There is an astonishing kindergarten teacher in California named Betty Peck. Well, she’s a retired kindergarten teacher now. She’s 96 years old and taught kindergarten for 50 years. She’s a role model for us all.
When you hear her talk, you are amazed at her teaching (and life) experiences, but the one thing that shines through is her love of children.
She was a kindergarten teacher when kindergarten was still kindergarten. She was begged by a principal to take the position, and she said she would under two conditions: she had to have an oven in the classroom to bake bread and other goodies, and there had to be a garden outside her door.
Yes, she took kindergarten—child and garden—literally.
Her kindergarten was a place for children to grow by exploring nature, reading stories, singing songs, playing together and, most of all, through love.
When you see her former students with her, they reflect the love they experienced when they were lucky enough to be in her classroom.
At one point, maintenance wanted to build shelves in her room, but she told the workmen that she needed to have doors on the shelves so that when the students opened those doors, they would see themselves in a full-length mirror.
Peck said, “When a child forgot how wonderful he was, I just opened the door to my magic cupboard and said, ‘Come here, Richard,…look at yourself. How could you forget how wonderful you are? Look in that mirror.’ And they’d look in the mirror and just melt.”
Yes, they just had to be reminded how wonderful they were, how special they were. They also had to be reminded of how special the teacher saw the student, how much she cared about him and how highly she thought of him.
Her wish is that every kindergarten, home and garden have a magic mirror so that all can be reminded of how wonderful they are, which is sometimes easy to forget in our often cynical and pessimistic world.
It’s good advice for all of us. Listening to the Virginia Main Street discussion in Radford last week, people metaphorically looked into a mirror and were reminded, “how wonderful they are.”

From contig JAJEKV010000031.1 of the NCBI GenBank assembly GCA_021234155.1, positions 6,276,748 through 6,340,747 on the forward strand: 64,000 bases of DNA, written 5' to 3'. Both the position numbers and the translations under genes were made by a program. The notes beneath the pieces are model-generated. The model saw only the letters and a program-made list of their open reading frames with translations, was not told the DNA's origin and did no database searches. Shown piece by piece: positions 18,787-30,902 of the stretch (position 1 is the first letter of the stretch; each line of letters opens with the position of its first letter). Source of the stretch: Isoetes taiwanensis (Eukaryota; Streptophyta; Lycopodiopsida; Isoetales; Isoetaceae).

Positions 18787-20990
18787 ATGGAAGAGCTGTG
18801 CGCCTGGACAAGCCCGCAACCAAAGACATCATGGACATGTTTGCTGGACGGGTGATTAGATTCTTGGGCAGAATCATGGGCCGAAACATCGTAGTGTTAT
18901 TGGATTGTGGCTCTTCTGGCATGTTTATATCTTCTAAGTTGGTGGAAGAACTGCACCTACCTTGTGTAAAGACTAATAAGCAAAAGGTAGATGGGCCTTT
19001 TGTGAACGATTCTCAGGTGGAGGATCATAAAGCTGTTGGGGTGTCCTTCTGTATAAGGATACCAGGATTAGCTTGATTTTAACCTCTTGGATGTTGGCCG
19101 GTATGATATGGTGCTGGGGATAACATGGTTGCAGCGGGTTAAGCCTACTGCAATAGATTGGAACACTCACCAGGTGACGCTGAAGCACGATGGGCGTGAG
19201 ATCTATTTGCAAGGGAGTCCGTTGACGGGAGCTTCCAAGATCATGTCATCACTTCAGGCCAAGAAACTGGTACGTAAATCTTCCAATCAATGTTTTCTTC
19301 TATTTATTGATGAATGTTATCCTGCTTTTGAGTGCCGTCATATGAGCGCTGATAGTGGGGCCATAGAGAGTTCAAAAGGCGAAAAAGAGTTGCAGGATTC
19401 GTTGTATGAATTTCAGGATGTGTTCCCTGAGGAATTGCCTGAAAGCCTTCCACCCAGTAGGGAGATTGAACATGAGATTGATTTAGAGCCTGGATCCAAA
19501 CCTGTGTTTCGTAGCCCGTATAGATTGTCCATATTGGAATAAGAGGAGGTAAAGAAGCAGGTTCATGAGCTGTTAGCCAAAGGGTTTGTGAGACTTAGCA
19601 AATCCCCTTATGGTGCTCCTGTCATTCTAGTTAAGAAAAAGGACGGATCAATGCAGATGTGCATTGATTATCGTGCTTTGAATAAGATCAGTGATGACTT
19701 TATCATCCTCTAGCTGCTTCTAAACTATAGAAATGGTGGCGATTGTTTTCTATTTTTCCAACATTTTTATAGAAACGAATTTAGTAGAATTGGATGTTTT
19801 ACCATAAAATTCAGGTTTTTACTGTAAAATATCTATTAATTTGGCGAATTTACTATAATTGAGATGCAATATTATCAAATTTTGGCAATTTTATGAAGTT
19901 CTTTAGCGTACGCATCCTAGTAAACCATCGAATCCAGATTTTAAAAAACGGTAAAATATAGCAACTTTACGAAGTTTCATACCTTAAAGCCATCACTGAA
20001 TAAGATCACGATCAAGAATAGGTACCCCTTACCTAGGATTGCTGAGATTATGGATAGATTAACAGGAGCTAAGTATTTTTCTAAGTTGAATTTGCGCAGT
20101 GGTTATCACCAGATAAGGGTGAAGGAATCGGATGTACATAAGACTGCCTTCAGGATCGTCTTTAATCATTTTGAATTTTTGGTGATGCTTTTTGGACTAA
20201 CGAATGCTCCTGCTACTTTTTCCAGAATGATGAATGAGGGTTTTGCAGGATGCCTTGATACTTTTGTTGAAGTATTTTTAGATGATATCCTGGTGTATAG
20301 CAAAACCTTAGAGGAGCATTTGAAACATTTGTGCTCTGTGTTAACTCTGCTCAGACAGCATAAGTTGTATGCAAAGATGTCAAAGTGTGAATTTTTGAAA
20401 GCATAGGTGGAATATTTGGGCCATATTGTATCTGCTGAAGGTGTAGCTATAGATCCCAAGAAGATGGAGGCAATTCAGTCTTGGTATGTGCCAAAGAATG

Part of the activities designed by the Main Street facilitators for Radford included analyzing Radford’s strengths, needs, possibilities and some recommended “first steps” as the city looks at ways to boost economic development.
What stood out were the strengths. The needs and the possibilities for a city will be debated and analyzed, but sometimes people fail to look in their “magic mirror” and see what a wonderful community they have—how wonderful they are as a people.
Of course, the New River stands out as an incredible gift for the community and an absolute strength for future enterprises, but many of the rest of the strengths revolve around people.
For example, Radford University is not just a number of buildings; it is the people who support every function of its existence. From the president to the cafeteria worker, everyone interacts together to accomplish the mission of providing knowledge so that people can grow.
The school system came up regularly as a strength with stakeholder groups. Again, all constituencies within the schools work in unison to help the community grow, especially the students, whose futures depend on every adult in the schools working as a team.
Of course, volunteers and charitable organizations came up. There are many different groups dedicated to helping others. Some help children have food to eat on weekends.
Others make it possible for people to have a winter coat for the winter. Still others provide lunch for those who would not eat otherwise.
Volunteers help beautify the city, support city projects, assist with historical activities—the list is endless.
All of these different groups and organizations have people working together to help others. All of these people make the city the great place that it is.
There are many other strengths that the participants involved in the process identified, but the people make a huge difference in the success of the city.
The Main Street representatives emphasized that it is the community that will also make the difference in the implementation of a plan to improve economic outcomes for a city. It is not a top-down process where a few people in power wave a magic wand and everything improves.
It will take everyone in the city working in unison to create a sustainable, economically vibrant plan for Radford.
Sometimes issues seem overwhelmingly difficult and people are doubtful about finding solutions.
That’s when they need to look in that magic mirror, realize how wonderful they are as a community, and know that the answers are right there, among themselves.
And the wonderful people of Radford, as they always do, will step forward to help create the kind of city they want for themselves and for generations to come.
After all, the magic is not in the mirror; it is in the people who view it.
Steve Frey is a writer and CEO of Ascendant Educational Services based in Radford.